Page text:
The mouse model for familial adenomatous polyposis, Apc(Min/+) mouse, contains a truncating mutation in the Apc gene and spontaneously develops numerous adenomas in the small intestine but few in the large bowel. Our study investigated whether dextran sodium sulfate (DSS) treatment promotes the development of colonic neoplasms in Apc(Min/+) mice. Apc(Min/+) and Apc+/+ mice of both sexes were exposed to 2% dextran sodium sulfate in drinking water for 7 days, followed by no further treatment for 4 weeks. Immunohistochemistry for cyclooxygenase-2, inducible nitric oxide synthase, beta-catenin, p53, and nitrotyrosine, and mutations of beta-catenin and K-ras and loss of wild-type allele of the Apc gene in the colonic lesions were examined. Sequential observation of female Apc(Min/+) mice that received DSS was also performed up to week 5. At week 5, numerous colonic neoplasms developed in male and female Apc(Min/+) mice but did not develop in Apc+/+ mice. Adenocarcinomas developed in Apc(Min/+) mice that received DSS showed loss of heterozygosity of Apc and no mutations in the beta-catenin and K-ras genes. The treatment also significantly increased the number of small intestinal polyps. Sequential observation revealed increase in the incidences of colonic neoplasms and dysplastic crypts in female Apc(Min/+) mice given DSS. DSS treatment increased inflammation scores, associated with high intensity staining of beta-catenin, cyclooxygenase-2, inducible nitric oxide synthase and nitrotyrosine. Interestingly, strong nuclear staining of p53 was specifically observed in colonic lesions of Apc(Min/+) mice treated with DSS. Our results suggest a strong promotion effect of DSS in the intestinal carcinogenesis of Apc(Min/+) mice. The findings also suggest that strong oxidative/nitrosative stress caused by DSS-induced inflammation may contribute to the colonic neoplasms development.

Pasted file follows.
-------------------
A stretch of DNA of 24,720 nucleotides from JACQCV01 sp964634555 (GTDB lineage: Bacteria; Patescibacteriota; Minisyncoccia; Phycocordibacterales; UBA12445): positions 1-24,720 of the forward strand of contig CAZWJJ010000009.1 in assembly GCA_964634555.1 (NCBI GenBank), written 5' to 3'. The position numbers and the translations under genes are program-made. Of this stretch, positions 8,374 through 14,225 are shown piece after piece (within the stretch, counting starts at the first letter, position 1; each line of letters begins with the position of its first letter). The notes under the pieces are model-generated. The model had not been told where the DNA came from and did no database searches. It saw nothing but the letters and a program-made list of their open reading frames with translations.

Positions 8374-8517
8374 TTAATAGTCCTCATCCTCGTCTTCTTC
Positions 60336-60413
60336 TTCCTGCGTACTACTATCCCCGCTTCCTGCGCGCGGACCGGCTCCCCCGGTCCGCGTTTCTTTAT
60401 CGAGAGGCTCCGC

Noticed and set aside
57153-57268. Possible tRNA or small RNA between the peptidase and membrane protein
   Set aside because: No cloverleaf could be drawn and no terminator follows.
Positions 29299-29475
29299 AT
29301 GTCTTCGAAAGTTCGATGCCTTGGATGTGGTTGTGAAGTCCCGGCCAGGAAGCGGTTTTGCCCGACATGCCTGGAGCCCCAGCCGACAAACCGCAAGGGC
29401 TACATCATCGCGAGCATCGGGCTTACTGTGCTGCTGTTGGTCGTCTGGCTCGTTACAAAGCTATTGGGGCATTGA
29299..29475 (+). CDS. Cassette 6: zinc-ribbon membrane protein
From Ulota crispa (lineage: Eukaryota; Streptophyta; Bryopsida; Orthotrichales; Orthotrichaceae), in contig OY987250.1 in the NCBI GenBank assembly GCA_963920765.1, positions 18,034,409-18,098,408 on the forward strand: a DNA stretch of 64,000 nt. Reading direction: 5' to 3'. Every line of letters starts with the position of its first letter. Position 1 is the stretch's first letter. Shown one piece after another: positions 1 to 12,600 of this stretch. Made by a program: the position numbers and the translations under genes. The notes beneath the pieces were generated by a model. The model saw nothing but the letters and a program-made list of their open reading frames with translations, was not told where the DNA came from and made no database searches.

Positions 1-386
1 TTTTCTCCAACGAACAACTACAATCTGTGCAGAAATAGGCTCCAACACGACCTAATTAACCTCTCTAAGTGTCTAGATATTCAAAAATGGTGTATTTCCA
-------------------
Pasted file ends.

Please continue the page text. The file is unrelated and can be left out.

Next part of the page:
Copyright 2005 Wiley-Liss, Inc.